When you think of collectibles, the first things that may come to mind are your baseball card collection, the Persian rug in your living room, or the 1967 Ford Mustang in the garage. While these items may have sentimental value, they may also have monetary value.
If you are a collector, here are a few things you should consider:
Two of the main risks with collectibles are the potential for theft, or damage resulting from an event such as a fire or flood. Since many collectibles are stored in your home, it is often assumed that they are covered under homeowners or renters insurance policies. However, this is not always the case. Many of these policies contain exceptions or low limits for collectibles and valuable items. For example, a traditional homeowners policy may limit coverage to $1,500 for artwork. Certain items such as memorabilia may be ineligible for replacement cost coverage, meaning that you will only receive the amount that you paid for the memorabilia and not what it is currently worth.
Based on the type of item and its value, a valuables rider or a separate valuables policy may provide sufficient coverage for your items. Some insurance companies may require an appraisal based on the perceived value. There are even some carriers that focus specifically on insuring collectibles if coverage is not available through your current carrier.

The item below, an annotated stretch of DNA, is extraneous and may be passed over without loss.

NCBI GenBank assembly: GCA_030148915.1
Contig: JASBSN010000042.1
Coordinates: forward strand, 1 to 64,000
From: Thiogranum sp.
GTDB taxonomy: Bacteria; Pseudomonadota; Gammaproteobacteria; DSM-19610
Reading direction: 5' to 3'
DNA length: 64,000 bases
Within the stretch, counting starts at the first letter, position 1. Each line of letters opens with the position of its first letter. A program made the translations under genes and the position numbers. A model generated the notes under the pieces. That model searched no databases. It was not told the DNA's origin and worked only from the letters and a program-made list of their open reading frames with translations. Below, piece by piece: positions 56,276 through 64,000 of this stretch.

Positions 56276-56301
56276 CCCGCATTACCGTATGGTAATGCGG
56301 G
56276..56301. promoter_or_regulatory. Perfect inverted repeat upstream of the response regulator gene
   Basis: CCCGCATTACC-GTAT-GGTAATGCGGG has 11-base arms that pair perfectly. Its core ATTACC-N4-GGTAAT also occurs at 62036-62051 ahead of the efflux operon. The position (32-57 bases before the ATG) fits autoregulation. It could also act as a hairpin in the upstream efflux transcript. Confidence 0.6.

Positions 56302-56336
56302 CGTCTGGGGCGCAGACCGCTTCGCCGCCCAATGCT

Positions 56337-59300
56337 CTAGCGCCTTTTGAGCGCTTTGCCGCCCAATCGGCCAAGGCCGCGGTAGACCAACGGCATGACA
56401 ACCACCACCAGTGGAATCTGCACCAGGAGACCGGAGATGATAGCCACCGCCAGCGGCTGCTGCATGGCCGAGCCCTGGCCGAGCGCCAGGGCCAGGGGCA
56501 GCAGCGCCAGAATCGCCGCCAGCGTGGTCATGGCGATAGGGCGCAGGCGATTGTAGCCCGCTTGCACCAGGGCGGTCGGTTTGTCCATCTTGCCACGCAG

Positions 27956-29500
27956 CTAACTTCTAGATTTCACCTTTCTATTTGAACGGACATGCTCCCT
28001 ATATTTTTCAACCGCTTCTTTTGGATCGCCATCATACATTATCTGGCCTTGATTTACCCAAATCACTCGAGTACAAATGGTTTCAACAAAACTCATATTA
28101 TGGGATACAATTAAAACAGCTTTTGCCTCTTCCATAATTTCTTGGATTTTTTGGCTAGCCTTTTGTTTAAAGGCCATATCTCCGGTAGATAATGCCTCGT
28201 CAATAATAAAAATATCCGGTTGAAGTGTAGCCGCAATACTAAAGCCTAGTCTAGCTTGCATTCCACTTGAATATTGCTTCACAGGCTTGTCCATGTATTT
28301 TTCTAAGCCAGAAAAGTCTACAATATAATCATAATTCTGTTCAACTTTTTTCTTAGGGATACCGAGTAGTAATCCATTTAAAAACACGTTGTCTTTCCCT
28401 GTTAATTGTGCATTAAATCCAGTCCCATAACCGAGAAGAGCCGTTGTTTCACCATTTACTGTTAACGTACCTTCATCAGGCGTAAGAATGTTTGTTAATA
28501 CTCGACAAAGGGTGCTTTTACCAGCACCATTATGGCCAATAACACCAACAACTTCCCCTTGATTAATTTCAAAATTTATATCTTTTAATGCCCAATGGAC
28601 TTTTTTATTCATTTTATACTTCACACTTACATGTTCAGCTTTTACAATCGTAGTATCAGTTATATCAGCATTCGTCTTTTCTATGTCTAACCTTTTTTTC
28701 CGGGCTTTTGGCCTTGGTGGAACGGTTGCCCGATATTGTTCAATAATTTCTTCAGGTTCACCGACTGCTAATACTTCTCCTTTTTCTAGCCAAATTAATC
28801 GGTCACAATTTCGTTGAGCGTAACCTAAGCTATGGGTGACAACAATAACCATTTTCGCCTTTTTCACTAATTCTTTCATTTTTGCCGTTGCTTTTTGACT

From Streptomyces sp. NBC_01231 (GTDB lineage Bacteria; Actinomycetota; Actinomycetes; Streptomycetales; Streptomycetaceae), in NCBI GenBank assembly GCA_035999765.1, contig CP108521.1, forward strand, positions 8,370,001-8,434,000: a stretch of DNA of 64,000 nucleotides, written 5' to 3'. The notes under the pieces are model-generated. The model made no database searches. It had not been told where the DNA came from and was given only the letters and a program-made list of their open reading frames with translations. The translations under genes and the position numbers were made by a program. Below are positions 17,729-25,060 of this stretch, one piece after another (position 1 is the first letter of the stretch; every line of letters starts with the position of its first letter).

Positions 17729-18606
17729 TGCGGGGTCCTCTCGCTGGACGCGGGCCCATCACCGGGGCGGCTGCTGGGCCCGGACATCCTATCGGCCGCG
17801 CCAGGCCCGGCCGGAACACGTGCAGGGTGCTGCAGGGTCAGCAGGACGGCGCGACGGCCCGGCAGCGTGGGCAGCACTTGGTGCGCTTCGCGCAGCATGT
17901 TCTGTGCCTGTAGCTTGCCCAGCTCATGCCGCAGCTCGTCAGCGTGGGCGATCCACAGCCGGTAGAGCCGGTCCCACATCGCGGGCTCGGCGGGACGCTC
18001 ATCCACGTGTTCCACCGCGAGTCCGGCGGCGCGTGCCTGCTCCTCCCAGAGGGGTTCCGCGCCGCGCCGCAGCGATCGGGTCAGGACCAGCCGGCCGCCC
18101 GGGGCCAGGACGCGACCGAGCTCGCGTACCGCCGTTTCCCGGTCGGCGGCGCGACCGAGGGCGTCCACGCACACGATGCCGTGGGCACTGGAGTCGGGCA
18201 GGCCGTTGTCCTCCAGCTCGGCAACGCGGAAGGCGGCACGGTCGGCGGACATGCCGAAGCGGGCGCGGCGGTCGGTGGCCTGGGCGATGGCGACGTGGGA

Tax Planning Considerations
At some point, you may decide to sell a collectible. If you do decide to sell, there may be tax implications:
Estate Planning Considerations
Your estate planning documents provide instructions on how your assets will be divided upon your passing, including your collectibles. There may be emotional implications to dividing your collection as part of your estate plan. As a collector, you may be passionate about the collection you have built and maintained over the years.
Your intentions may be to pass your collection on to your family members or friends with the intention that they continue to maintain it in the future. This could be a great fit if your heirs have an interest and share your passion. There may also be ongoing costs to consider, such as storage costs for a vehicle, or insurance considerations as mentioned earlier.
If you choose to leave a collection to one heir, there could be an unequal estate distribution. This could cause complications and tensions among your heirs, even for items that do not have a large monetary value but are sentimental.
You may instead choose to instruct your executor to sell the collection, and provide guidance around seeking counsel from a dealer, or require an appraisal before the collection is sold. You can also consider donating your collection to a museum or a charity. If this is an option you would like to pursue, it may require additional planning and coordination in advance.
To ensure that your wishes are met, and your intentions are better understood, you may want to share your goals with your family in advance (in addition to the instructions in your estate plan). This can help to better inform your heirs and lessen the probability that there are surprises and tension in the future.
So, whether you collect baseball cards or Basquiat’s paintings or anything in between, it’s important to understand some of the financial implications involved. We can assist you in coordinating with your insurance agent, tax preparer, or estate planner to ensure that you have all the financial boxes checked. We’re happy to help you keep your assets protected and aligned with your overall objectives.
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